During the process of transformation from a normal cell into a cancer cell, a cell acquires a series of changes in its DNA (mutations). In certain cancers, the tumour evolves by acquiring mutations that confer growth advantages or resistance to therapies. However, DNA mutations can also result in changes to the proteins of the cancer cell that are displayed on the cell surface and can be recognised by T cells. These mutated proteins are called neoantigens. Neoantigens are only present on tumour cells and are not found in normal, healthy tissues. Achilles uses the principles of tumour evolution to identify patient-specific neoantigens present on all cancer cells of an individual in order to exploit cancer’s Achilles’ heel.
The mutations that have accumulated in the normal cell before it transforms into a cancer cell will be carried by all the cells of the growing cancer. These mutations are referred to as clonal neoantigens. In terms of the cancer cell’s evolution, they form the trunk of the growing evolutionary tree. Later mutations will be present in only a subset of the cancer cells. These are known as subclonal or branch mutations, as they represent the branches of the cancer’s evolutionary tree. Neoantigens can be targeted with immunotherapies which will attack the cancer cells. However, if the therapy targets only the subclonal mutations, this will result in the pruning of specific branches rather than the elimination of the whole cancer. This allows the cancer to evolve and develop resistance to the therapy. In order to fell the entire tree, it is necessary to target the clonal neoantigens that are present in every cancer cell.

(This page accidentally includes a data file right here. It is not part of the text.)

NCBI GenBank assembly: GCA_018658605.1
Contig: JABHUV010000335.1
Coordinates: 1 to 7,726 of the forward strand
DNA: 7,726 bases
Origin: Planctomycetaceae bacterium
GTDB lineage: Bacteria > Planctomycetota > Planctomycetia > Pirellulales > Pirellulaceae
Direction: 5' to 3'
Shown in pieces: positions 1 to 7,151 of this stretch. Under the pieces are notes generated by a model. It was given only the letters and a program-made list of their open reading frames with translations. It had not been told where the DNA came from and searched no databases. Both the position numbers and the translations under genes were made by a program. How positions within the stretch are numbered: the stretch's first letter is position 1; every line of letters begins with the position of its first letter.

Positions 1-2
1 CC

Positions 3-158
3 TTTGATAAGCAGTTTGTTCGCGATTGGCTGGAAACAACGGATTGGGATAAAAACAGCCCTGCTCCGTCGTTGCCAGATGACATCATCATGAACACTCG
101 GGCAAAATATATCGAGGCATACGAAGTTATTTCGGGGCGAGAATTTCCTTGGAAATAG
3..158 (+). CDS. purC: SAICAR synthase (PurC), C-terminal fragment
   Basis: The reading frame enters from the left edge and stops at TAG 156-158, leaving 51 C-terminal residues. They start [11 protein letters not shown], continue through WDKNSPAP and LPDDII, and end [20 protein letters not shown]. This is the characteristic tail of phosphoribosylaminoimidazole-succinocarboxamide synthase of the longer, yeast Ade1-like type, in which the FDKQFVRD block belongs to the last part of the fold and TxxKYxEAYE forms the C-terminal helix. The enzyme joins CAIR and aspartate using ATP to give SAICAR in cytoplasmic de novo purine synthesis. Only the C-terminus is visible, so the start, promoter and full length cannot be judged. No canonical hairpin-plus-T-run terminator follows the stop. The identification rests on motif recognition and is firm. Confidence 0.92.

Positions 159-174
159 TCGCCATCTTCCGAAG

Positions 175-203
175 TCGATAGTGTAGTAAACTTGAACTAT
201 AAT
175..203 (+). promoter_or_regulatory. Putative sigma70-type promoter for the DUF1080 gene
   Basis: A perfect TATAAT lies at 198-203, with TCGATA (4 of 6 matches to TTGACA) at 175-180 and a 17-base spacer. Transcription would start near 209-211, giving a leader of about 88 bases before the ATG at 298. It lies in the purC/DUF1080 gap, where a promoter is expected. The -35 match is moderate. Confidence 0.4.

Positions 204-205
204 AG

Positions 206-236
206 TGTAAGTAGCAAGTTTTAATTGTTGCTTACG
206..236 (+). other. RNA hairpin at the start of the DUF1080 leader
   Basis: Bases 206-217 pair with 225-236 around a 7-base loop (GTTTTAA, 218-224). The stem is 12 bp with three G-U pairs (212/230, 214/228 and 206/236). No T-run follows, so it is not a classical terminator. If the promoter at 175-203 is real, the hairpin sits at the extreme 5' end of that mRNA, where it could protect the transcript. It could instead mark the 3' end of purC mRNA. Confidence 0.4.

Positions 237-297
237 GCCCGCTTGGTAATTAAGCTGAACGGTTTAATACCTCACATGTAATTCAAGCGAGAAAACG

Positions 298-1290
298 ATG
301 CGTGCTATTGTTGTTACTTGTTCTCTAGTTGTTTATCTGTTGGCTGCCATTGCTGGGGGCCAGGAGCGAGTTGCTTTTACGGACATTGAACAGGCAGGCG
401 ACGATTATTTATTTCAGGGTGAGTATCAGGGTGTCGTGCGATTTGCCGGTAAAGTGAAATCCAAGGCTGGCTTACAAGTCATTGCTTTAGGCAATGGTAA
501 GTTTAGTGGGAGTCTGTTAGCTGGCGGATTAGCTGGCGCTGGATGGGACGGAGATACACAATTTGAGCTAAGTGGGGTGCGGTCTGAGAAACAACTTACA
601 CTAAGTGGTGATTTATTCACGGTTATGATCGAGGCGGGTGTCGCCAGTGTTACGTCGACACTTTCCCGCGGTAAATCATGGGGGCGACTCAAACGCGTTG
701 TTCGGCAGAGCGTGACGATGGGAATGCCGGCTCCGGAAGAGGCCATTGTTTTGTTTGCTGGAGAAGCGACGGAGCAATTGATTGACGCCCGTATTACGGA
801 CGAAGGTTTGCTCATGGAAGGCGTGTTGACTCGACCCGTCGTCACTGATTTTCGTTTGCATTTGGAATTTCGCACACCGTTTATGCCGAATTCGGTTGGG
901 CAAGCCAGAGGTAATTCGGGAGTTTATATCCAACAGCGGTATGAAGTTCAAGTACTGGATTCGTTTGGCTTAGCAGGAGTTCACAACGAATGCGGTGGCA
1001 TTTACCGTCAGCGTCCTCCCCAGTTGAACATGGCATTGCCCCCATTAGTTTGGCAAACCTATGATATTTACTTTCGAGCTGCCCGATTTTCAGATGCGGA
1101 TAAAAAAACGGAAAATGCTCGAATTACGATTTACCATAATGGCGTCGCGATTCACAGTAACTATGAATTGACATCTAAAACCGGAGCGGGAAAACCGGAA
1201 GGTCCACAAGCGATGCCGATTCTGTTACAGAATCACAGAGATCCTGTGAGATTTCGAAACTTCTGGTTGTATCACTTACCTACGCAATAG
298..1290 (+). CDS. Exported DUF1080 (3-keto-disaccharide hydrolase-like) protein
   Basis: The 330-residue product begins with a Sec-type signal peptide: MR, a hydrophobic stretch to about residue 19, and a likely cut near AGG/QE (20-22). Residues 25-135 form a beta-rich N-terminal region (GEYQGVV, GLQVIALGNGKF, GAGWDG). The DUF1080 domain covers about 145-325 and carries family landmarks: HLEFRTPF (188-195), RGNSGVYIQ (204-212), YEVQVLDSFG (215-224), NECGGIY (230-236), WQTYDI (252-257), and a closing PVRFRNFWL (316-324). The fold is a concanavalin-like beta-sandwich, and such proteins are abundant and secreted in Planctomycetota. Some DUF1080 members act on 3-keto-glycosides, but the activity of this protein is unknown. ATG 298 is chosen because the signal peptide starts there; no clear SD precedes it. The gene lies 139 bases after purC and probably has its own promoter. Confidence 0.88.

Achilles has built a world-leading bioinformatics platform to identify clonal neoantigens from each patient’s unique tumour profile. Our proprietary PELEUSTM platform was developed from our co-founder Professor Charlie Swanton’s academic TRACERx bioinformatics pipeline and has been validated using our exclusive access to the TRACERx sequence data.
CLONAL NEOANTIGEN T CELLS
Achilles’ therapeutic approach is to target clonal neoantigens with a T cell therapy. Since every cancer has a unique set of neoantigens, this involves generating a personalised T cell product for each patient. Achilles manufactures clonal neoantigen T cells (cNeT) which are exquisitely tailored using a proprietary process to the specific set of clonal neoantigens present in the tumour.
The starting material for our product are T cells isolated from the patient’s tumour sample. These T cells are known as tumour infiltrating lymphocytes (TIL). Prior clinical studies have shown that expanded TIL can debulk solid tumours and have demonstrated durable and potent responses. The advantage of using TIL as a starting material is that they are already programmed to invade and attack the tumour.
CNeT are isolated from the TIL using our proprietary specific expansion process. The T cells are removed from the suppressive tumour microenvironment and re-activated in the lab. The resulting cNeT have been demonstrated to be fitter and more active than conventional expanded TIL products.
From tumour to treatment: generating clonal neoantigen T cells